They go into this whole “self-mummification” thing which is a bit dubious to me. His organs were removed so it had to be an outside job, so to speak.
Large Hoard of Gold Coins Found in Israel
Almost 2,000 gold coins, discovered by amateur divers near the port city of Caesarea in Israel, form the largest single hoard of medieval gold coins ever found in the country.
Amateur divers and professional underwater archaeologists form the Israel Antiquities Authority have found what they say is the largest hoard of medieval gold coins ever found in Israel. Image credit: Israel Antiquities Authority.
The hoard, dating from the Fatimid period (10th – 12th century CE), was found by a group of amateur divers who immediately reported the find to the Israel Antiquities Authority (IAA).
“The discovery of such a large hoard of coins that had such tremendous economic power in antiquity raises several possibilities regarding its presence on the seabed,” said Dr Kobi Sharvit, director of IAA’s Marine Archaeology Unit
Hard to miss ‘em, as they wouldn’t have corroded at all (photo shows some in situ).
Ancient cities grew like their modern counterparts, archaeologists say
According to archaeological data from a comprehensive study of countless ancient sites in Mexico, a team of archaeologists have discovered ancient cities grew like their modern counterparts.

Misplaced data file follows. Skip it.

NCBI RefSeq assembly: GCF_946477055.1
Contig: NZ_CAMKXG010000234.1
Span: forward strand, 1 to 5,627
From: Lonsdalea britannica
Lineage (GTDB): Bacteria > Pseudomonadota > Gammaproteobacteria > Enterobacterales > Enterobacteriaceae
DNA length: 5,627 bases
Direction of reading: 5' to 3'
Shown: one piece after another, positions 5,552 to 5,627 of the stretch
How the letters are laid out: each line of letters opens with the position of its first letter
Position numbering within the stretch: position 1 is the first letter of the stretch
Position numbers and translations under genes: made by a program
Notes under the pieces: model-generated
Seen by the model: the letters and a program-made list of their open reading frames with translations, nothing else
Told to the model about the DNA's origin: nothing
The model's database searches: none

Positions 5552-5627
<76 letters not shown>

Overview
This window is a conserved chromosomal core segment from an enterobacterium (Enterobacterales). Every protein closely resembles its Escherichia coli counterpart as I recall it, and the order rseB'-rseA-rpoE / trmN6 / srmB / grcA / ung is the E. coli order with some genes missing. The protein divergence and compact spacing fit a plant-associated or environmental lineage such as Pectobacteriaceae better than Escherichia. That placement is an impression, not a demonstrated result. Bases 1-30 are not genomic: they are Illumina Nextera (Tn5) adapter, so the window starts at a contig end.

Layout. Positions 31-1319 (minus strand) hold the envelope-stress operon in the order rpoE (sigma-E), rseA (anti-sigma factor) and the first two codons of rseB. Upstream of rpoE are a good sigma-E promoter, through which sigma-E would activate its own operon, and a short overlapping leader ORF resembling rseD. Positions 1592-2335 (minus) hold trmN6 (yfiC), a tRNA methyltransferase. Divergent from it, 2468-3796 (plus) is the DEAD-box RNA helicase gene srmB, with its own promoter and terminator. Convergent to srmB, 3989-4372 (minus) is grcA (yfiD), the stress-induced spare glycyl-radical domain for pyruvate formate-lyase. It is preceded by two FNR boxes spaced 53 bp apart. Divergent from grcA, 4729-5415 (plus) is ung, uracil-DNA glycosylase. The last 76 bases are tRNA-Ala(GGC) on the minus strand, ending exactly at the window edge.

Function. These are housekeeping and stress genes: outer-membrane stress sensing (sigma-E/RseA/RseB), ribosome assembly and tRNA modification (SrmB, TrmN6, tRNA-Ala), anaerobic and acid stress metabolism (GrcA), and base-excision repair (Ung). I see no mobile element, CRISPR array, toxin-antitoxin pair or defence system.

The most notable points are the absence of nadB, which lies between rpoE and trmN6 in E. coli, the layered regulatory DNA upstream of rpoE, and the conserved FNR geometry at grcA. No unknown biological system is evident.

A team of researchers from the Santa Fe Institute in New Mexico, led by Luis Bettencourt, have been investigating urban development and construction through the lens of social interaction. Bettencourt says that city development leads to the creation of so-called “social reactors,” or the opportunity to magnify social interaction through growth. Larger cities become more efficient and more productive – research shows that doubling a city’s population brings a 15 percent per capita in GDP, wages, and other not-so positive aspects like violent crime through a process that Bettencourt and his team refer to as “urban scaling.”
I’ve seen similar analyses before, but I’d be interested to see how they got “GDP” from the archaeological record.